Published on December 26th, 2012


Spare us the horror

The way Bollywood decides to make a horror film is a nightmare in itself, for both writers and the audience.
by M |

Before I throw in my two cents’ worth on the subject, do watch this promo of a ‘horror’ movie scheduled to release this Friday.




Can’t stop laughing, right? Wonder what would happen if the makers of this film had decided to make a comedy.

Horror as a genre is very demanding to make. The director has to be very articulate with the finer nuances in creating ‘that scene’ which will get you to the edge of your seat. Some filmmakers in the Hindi film industry have given us masterpieces in horror, while others have just inflicted horror on us.

So how does one decide to experiment with this less sought-after genre?

Let me illustrate the general trend with just one recent example. This is a true story:

This tale begins with a good script and a young passionate director and his partner (a strictly professional relationship). The duo was overzealous in its idea to make a horror movie. Note that in this story, it is not the actual plotline of the film that is important, but rather, what happens to it in time.

So anyway, the duo left no stone unturned to lock in every single detail of the script before the narration.

Enter the producer. This guy claimed to be a Dark Knight fan, and never mind if he didn’t know who Christopher Nolan was. Hence, his feedback post the first narration went something like this, “Great, great. This is very good. I actually got goosebumps just listening to it. But what if we remove the ghost and make a thriller…the hero’s friend can be the murderer. Let’s see how that goes, change it a bit.”

An additional reason for removing the ghost from the horror film, in case the producer hadn’t made himself very clear already, was, “People don’t like horror movie these days, look what happened to Ram Gopal Verma’s Phoonk. It doesn’t work in India.” It is, of course, another matter that anything RGV touches these days turns into poop; the only time he got it right was with Bhoot.

The duo, their enthusiasm deflated, now worked on the script to make it a Whodunit. But if it was so easy to pull a taut thriller out of thin air, we would all be creating our own versions of Sherlock Holmes. Expectedly, Script Narration Round 2 didn’t  go well either, since the story lacked the twist-in-the-tale ending. They toyed around with the story for many days, but in vain.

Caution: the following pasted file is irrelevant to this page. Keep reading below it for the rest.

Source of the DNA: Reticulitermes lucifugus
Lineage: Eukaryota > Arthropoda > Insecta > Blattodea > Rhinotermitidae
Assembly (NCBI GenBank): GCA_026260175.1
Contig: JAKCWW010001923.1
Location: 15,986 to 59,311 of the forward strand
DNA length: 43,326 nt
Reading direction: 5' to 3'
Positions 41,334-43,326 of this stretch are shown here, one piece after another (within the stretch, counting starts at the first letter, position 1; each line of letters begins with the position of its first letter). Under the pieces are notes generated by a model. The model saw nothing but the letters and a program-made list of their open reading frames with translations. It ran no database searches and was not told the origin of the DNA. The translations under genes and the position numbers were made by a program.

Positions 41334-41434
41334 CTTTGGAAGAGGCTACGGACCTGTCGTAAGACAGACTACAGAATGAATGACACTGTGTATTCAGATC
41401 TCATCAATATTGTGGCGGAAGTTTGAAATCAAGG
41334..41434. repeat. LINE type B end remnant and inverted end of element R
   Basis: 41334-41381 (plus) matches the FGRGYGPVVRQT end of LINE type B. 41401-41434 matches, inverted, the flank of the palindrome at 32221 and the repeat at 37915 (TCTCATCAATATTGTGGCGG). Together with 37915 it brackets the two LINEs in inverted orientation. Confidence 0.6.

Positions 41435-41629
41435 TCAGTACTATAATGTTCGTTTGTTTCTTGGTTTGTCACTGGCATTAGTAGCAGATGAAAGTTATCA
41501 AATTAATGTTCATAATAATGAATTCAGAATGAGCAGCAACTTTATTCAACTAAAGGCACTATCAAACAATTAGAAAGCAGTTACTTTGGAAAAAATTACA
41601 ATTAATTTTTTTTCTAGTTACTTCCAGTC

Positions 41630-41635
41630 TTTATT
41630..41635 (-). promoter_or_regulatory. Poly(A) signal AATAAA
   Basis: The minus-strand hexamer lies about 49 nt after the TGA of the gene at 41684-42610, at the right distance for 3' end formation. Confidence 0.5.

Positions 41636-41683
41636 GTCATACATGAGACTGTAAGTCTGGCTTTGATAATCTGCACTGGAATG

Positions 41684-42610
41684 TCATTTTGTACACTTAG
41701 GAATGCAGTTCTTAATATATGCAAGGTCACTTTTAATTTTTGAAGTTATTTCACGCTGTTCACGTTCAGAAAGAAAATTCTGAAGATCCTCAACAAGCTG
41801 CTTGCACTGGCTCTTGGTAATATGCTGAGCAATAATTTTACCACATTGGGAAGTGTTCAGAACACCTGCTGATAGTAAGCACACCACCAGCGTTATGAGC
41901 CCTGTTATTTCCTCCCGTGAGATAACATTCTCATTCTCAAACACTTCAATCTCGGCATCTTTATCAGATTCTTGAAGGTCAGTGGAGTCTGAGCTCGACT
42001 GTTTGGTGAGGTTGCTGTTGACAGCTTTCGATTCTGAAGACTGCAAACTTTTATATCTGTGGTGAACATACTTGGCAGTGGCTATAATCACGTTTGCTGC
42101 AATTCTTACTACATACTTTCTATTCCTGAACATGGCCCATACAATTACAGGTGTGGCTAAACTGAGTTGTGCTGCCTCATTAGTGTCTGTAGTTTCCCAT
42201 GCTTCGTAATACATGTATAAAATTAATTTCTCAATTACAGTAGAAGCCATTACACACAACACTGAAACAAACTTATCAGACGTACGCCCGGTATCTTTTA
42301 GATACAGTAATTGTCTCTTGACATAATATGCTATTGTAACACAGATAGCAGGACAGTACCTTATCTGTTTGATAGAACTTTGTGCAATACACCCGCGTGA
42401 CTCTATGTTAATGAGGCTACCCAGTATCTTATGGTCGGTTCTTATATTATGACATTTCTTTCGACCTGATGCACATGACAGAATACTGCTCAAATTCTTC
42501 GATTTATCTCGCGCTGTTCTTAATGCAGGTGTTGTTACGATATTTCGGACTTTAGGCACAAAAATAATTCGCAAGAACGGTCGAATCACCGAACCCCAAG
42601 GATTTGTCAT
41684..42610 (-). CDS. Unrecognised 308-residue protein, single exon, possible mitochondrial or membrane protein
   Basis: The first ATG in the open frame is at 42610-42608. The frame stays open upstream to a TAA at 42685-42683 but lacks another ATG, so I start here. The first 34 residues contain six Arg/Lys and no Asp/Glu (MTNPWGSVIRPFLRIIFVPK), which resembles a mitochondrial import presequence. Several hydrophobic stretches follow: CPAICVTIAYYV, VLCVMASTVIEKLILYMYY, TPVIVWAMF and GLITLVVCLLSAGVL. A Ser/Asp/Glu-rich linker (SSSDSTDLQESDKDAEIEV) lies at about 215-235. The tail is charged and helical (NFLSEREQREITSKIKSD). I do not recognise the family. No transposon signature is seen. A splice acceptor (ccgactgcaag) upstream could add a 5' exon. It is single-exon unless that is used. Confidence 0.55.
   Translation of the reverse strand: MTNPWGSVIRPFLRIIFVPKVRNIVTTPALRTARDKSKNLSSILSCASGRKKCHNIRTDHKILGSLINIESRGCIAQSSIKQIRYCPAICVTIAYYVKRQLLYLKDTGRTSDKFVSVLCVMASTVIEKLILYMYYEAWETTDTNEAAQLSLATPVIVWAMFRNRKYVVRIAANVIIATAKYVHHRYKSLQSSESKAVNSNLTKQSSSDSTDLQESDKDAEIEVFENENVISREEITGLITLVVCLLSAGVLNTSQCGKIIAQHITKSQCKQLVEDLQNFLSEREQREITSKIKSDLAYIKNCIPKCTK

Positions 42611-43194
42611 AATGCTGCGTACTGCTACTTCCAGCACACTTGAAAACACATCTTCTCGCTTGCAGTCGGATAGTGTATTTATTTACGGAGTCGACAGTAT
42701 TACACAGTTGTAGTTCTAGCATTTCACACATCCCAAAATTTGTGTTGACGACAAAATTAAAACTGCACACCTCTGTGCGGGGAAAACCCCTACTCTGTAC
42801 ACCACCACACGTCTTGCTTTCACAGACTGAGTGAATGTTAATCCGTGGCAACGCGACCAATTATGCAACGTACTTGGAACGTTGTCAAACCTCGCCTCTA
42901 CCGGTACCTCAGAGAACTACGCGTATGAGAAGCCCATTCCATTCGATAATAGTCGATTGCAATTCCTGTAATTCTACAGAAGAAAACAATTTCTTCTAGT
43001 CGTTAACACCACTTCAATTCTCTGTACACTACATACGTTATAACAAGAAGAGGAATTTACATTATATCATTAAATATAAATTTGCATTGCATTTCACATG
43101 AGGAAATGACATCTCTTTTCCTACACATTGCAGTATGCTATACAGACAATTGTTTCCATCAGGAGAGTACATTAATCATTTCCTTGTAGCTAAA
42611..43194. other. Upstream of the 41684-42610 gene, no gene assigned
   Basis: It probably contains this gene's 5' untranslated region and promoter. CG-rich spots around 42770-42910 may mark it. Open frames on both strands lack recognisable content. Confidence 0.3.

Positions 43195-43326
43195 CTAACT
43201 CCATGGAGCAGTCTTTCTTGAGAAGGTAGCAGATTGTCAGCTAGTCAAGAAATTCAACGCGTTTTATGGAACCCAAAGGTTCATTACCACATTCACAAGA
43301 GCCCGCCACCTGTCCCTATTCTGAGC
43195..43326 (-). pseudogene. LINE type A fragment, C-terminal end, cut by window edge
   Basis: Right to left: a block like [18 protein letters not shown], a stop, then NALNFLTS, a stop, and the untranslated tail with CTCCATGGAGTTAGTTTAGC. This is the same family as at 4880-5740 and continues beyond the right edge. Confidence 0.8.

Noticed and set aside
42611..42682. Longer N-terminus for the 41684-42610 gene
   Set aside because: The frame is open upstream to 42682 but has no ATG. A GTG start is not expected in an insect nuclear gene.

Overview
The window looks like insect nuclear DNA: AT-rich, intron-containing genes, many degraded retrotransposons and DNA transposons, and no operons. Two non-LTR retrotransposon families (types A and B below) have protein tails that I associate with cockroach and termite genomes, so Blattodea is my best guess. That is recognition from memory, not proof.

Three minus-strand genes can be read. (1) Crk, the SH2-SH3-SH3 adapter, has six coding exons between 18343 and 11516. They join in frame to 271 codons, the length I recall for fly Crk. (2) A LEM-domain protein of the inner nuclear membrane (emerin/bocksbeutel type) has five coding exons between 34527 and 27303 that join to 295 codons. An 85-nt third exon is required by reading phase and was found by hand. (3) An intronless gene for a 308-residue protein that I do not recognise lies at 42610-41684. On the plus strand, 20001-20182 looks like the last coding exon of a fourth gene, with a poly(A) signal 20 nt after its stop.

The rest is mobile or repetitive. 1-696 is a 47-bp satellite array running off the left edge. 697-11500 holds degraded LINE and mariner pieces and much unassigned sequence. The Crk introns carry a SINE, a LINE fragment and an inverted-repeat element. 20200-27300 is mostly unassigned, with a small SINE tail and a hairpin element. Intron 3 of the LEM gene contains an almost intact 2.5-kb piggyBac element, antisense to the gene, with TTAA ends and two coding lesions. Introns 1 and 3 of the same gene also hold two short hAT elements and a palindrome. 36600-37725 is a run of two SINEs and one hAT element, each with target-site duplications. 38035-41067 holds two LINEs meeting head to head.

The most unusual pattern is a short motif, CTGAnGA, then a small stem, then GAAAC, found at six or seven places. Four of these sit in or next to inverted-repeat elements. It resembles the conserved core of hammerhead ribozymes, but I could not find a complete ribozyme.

The producer, by now impatient, decided to address the duo with another gem of an idea, which went something like this: “Maybe we should go back to the ghostwala plot, since you guys are unable to make this a non-ghost story. Also, a climax where you reveal the ghost will not require an explanation… look at Paranormal Activity.” This change of heart was not out of sympathy or love for the struggling writers…Vikram Bhatt had just announced Raaz 3, so now horror films suddenly had the potential to work at the box office.

The producer continued, “You guys should watch The Grudge, The Ring and other English horror movies for the climax. It’s unbelievable.”

The script was accordingly revised multiple times over the next two months and now it was nowhere close to the original draft. The damage was done, and the duo by now just wanted just to get done with this Godforsaken film. The producer, meanwhile, was still wondering about the ending of the film, and was torn between Basic Instinct and Shutter Island – never mind that both are thrillers and not horror films.

Finally, the last scene of the film was decided. Since making a choice was not easy, it shall accommodate both the Hollywood films.

So how does it end, you ask? You shall know next year. *winks *

Sharp as a tack and sitting on more hot scoops than she knows what to do with, M is a media professional with an eye on entertainment.

(Picture courtesy

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